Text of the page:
La receta de Xi

WASHINGTON, D.C.- El Gobierno de China está adoptando medidas severas contra los periodistas occidentales y amenazando con no renovar los visados a los reporteros del New York Times y de Bloomberg como represalia por sus informaciones sobre la corrupción de funcionarios superiores chinos. El articulista del Times Thomas Friedman escribió recientemente una carta abierta al Gobierno de China en la que le decía que, como la “causa [principal] de la muerte de los regímenes chinos en la Historia ha sido la codicia y la corrupción”, es probable que una prensa libre ayude más que perjudicar.

Quienquiera que considere derechos humanos universales la libertad de prensa y la libertad de expresión convendrá con la posición de Friedman, pero en China la política –incluida la de los derechos– está siempre entrelazada con la economía.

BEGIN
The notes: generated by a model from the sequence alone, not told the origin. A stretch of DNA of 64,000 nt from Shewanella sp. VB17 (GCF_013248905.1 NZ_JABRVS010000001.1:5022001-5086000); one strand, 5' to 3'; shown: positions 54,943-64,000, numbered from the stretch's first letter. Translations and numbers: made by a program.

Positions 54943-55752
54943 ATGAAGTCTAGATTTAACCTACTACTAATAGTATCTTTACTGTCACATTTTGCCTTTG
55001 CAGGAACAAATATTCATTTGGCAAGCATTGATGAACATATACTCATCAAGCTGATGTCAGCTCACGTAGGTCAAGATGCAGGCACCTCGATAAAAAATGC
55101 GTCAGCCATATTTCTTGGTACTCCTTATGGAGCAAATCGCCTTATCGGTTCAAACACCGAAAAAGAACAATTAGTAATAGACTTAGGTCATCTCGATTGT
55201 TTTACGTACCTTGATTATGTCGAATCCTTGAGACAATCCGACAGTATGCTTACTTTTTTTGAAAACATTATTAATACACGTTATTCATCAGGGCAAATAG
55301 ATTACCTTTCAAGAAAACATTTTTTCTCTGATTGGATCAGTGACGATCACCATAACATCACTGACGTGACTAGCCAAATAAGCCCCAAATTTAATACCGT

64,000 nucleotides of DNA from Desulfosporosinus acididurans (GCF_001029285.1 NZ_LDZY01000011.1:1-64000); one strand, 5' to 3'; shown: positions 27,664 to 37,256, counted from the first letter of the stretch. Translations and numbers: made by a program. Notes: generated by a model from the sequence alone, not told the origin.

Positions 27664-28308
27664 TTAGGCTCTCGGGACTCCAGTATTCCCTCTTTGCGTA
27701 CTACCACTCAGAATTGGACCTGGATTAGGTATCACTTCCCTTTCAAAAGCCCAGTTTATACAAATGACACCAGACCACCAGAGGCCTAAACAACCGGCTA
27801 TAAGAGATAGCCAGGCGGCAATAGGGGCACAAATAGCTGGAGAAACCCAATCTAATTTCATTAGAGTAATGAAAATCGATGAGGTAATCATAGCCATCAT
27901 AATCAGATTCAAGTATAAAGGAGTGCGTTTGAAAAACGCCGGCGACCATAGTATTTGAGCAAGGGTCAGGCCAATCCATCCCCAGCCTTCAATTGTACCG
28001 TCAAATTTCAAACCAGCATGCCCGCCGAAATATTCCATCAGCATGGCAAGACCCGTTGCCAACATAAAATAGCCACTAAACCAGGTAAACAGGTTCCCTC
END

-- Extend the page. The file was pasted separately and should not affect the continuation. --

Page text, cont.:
El mes pasado, el Presidente Xi Jinping anunció un conjunto de reformas económicas radicales en el Tercer Pleno del Comité Central,  con las que plasmaba su visión de “el gran rejuvenecimiento de la nación china”. En su plan de 60 puntos figuraban, entre otras, reformas de la política fiscal y del sector financiero para fijar los tipos de interés del mercado correspondientes a los préstamos y depósitos, permitir cierta participación de los inversores privados en las empresas de propiedad estatal, aumentar el papel de las empresas pequeñas o medianas, relajar las restricciones laborales e introducir impuestos sobre bienes inmuebles para aumentar los ingresos de las autoridades locales.

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